Scientists attempting to grow human organs themselves are not an entirely new concept; in fact, scientists have been conducting this process for well over a decade, growing human organs ranging from kidneys to skin. Researchers have now been able to grow a mini-brain with neural activity that mirrors a preterm infant. This is an enormous stride forward as earlier work was unable to demonstrate brain activity that was similar to how the brain actually functions.
This research was largely founded based on neural oscillations, rhythmic brain signals found across species. Neural oscillations are one of the many cellular networks that eventually develop into circuits in the human brain during the maturation process. While this eventual development of neural oscillations into circuits is known, it is unclear when these networks precisely develop. Recent students in mice have demonstrated that oscillations develop immediately after birth. However, due to the fact, there previously were not any adequate models of the human brain in the laboratory setting it is unclear whether the same course of events occurs in humans brains.
The team at the University of California, San Diego first grew human induced pluripotent stem cells (iPSCs), cells that can self renew, in neurons found in the cortex of the brain, which is responsible for controlling thought and behavior. The researchers opted to use iPSCs during this experiment as they have been shown in recent studies that they have the capacity to mimic various development features and the cellular and molecular processes of the human brain. In order to successfully grow the pluripotent stem cells, researchers created a solution that contained a mixture of transcription factors that regulate fetal development. Creating the perfect mixture was pivotal as it allowed for organoids to last long amounts of time. Many of these organoids were still usable after a year since the research was completed. These conditions allowed for the researchers at UCSD to mimic the neural oscillations and electrophysiological network activity.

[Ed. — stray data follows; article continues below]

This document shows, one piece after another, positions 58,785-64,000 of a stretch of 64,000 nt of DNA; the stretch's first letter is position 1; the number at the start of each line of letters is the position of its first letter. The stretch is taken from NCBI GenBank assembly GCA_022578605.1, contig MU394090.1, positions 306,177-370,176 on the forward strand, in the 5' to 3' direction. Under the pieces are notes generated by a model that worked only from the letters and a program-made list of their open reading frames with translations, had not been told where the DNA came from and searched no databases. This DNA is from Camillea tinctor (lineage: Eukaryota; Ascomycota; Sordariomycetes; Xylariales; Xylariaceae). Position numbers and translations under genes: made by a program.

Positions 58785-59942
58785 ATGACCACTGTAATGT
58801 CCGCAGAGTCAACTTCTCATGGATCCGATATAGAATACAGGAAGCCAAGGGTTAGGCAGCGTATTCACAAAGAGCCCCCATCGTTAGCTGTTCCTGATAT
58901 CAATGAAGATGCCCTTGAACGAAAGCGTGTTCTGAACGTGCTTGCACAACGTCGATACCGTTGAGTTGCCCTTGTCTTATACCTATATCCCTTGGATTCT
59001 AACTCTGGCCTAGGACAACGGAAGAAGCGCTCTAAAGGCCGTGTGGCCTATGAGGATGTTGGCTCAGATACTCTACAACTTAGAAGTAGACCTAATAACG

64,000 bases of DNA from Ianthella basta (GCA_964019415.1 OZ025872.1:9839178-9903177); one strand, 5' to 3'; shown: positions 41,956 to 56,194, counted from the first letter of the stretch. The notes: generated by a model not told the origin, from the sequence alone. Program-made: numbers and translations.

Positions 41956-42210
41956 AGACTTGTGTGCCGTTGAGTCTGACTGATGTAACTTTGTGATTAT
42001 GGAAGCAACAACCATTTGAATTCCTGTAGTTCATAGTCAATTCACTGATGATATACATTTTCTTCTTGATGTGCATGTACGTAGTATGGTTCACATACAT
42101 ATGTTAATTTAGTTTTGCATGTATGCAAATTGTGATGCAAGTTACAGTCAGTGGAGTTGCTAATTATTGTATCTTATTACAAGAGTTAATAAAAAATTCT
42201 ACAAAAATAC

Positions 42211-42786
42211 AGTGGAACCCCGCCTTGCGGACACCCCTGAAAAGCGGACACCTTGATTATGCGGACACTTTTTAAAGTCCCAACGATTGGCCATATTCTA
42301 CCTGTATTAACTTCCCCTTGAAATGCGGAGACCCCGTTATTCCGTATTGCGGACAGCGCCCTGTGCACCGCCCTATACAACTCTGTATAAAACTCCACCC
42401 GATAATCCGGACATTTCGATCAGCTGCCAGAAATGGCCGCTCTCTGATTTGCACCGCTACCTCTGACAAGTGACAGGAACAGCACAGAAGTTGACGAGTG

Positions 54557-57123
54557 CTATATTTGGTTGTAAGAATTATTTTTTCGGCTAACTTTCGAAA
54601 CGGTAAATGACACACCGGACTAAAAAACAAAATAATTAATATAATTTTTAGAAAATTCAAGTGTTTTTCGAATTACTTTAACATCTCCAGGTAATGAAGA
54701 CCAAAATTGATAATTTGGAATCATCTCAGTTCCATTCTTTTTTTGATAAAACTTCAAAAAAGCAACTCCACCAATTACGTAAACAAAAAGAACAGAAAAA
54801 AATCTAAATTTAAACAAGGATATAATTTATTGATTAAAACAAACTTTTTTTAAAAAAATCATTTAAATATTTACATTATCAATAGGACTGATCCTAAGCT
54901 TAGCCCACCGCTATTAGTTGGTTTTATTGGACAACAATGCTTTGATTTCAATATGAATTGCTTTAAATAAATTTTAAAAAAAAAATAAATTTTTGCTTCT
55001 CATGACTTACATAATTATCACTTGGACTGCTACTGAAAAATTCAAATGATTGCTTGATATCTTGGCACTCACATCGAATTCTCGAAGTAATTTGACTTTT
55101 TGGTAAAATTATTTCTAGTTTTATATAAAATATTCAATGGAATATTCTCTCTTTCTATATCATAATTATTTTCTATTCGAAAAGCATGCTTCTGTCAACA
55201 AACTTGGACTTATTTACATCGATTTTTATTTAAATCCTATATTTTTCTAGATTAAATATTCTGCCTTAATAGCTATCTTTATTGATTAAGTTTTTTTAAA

This process differed from earlier attempts to create mini-brains as the team created the most optimal conditions for mini-brain development at every stage. For example, unlike standard protocols which start with a clump of cells to construct the organoid, the team started from a single cell to build the organoid. In addition, they also changed the timings and concentrations of certain aspects in the mixture. While the process was meticulous, it certainly paid off.
The results of this study revealed that the mini-brains produced neural activity that mirrors a preterm infant; thus, mini-brains have the potential to serve as laboratory models for studying psychiatric conditions. The iPSCs used in the study, like most stem cells, can be differentiated to specialize in any cell; in this case, the iPSCs were directed to specialized into neurons and glia.
Due to the team’s unique way of creating an organoid from scratch, the team was able to identify a particular neuron that has previously never been able to be created in a laboratory setting: the GABAergic neuron. Another example of the team’s diligent process paying off was seen when measuring the electrical activity of the mini-brains using an electroencephalogram (EEG). The test revealed the mini-brains following the new protocol had 300,000 electrical impulse spikes per minute. With the old process, the earlier mini-brains produced a mere 3,000 spikes per minute.